One man, no matter how great, cannot undo the legacy of slavery, or heal the rift that continues to widen generation after generation. Announcing to the world that a black man, who by the way is not a descendant of slaves, is president, does not erase the fact that the first twelve American presidents owned slaves, or that the place he will call home was built by slaves.

This is the legacy that Obama cannot represent, as it is not a part of his personal history. Obama’s connections to blackness are based in his African heritage. I am not inferring that Obama is somehow not black enough; I am simply stating that he does not have the same personal investment as someone whose family bore the lash. Obama knows what his true name is, he has no need to have an X as a surname. That which has been stolen from African Americans was Obama’s birthright.

It’s quite ironic, that the first black president would not have slave roots and would identify as black despite being bi-racial. Even now the media has begun to stress his bi-racial identity, constantly reminding us that he was raised by his white grandparents as though his connections with whiteness throughout his formative years were solely responsible for his remarkable achievements. Perhaps they feel if we keep focusing on the white part of his DNA, the American people will be able to deal with the reality of what they have done. No, it didn’t happen in a movie, or a television show – a black man is president of the United States.

With this one mission accomplished we can ignore the systemic inequalities, which ensure that whiteness lives in privilege while African Americans suffer. Barack Obama can serve as a social placebo of peace. All that is necessary to make this lie a reality is to forget the dreams of past African American leaders – that every single man woman and child be recognized, and instead find solace in a single representative of black power as symbolic gesture of social emancipation.

If at times the burden becomes too hard to bear and the dream seems like a tarnished memory, just repeat to yourself that there “is no black America and no white America”.

6 thoughts on “There is only one America

  1. I agree — those who want to jump on symbolism to pretend there’s no more problem are either very ignorant or (more likely) in denial.

    Kudos for raising the controversial issue wrt Obama being biracial and not being descended from slaves. While I think it’s important to respect his self-identification, I wonder if America would have been “ready for” someone without that fact pattern.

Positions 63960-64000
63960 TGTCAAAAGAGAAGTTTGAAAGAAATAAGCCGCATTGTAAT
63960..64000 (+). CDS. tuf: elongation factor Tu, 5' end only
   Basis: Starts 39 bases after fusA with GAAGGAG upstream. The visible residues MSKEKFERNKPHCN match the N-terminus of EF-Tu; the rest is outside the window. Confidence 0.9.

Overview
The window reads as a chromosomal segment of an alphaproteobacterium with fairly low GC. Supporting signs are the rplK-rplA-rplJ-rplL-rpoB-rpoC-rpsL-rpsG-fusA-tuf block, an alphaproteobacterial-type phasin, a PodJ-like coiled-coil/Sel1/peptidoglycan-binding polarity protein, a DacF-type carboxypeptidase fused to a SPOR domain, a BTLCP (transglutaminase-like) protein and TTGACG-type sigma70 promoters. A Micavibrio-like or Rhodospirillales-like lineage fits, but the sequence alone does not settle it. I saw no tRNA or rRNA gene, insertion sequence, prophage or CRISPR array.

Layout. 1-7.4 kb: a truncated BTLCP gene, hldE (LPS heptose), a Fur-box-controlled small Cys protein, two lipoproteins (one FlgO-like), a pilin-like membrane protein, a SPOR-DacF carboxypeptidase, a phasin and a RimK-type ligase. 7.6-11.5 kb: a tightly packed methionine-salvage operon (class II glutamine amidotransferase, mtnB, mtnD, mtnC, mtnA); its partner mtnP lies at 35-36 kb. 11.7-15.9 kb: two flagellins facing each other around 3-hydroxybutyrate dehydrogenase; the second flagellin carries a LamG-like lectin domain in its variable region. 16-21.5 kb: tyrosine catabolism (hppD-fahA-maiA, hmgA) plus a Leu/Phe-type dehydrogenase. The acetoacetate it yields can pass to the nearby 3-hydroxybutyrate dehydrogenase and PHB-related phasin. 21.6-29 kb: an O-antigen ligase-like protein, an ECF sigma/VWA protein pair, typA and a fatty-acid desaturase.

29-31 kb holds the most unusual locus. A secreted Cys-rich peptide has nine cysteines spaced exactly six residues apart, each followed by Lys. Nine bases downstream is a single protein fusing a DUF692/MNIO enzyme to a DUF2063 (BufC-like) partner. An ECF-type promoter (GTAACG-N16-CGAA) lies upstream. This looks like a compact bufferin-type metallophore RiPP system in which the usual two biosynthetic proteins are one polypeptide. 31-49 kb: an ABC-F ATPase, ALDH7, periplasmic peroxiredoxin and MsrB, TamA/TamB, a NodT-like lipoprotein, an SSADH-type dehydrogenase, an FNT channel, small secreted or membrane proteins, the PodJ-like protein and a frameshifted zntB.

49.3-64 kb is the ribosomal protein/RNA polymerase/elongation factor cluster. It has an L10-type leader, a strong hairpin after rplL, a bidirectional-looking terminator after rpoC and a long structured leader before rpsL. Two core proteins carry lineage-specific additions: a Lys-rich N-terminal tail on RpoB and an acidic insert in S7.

I think in an understandable effort not to take anything away from Obama’s great accomplishment, the media may be avoiding discussion of the hurles remaining.

  2. I’m sympathetic to the plight of African-Americans…but I must ask, how often do we talk about how badly the Native Americans were treated? How they STILL live separated from white people to this day? I believe injustice, racism, etc. should be talked about over all, not just for one race.

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  4. Sarah:

    First of all, not all Native Americans live on a reservation. Secondly, if you truly were interested then a quick Google search (or trip to the library, for that matter) would show that there are many Native Americans who speak out openly against the racism suffered by their people. As do Asians, Chican@s, etc.

  5. All-or-nothing thinking is a great way to advance your agenda without people noticing. People who agree that the election of Obama is a great step in the right direction are almost forced into agreeing that we’re now in a post-racial world, which is a ridiculous claim of course. So instead you have to go around agreeing that the election results are great, but denying the post-racial claim. Then people think you’re being nitpicky or “overly sensitive.” Please.

    And maybe the focus on Obama’s whiteness could be used in a positive way. Interpreting it as privilege could be a way to temper people’s view of the significance of this election and remind them that we’re not living in a post-racial world. Because in a post-racial world it wouldn’t matter whether you were raised black or white…

  6. Having agreed with much of what you have said, the importance of symbolism must not be underestimated. It does have the potential to alter imageries and constructs that feed prejudice and tolerate oppression. One sincerely hopes that a black man in the white house will engender respect for the ordinary black citizen. To a prejudiced mind all blacks are the same,so everytime he glares at one, he might just see the president!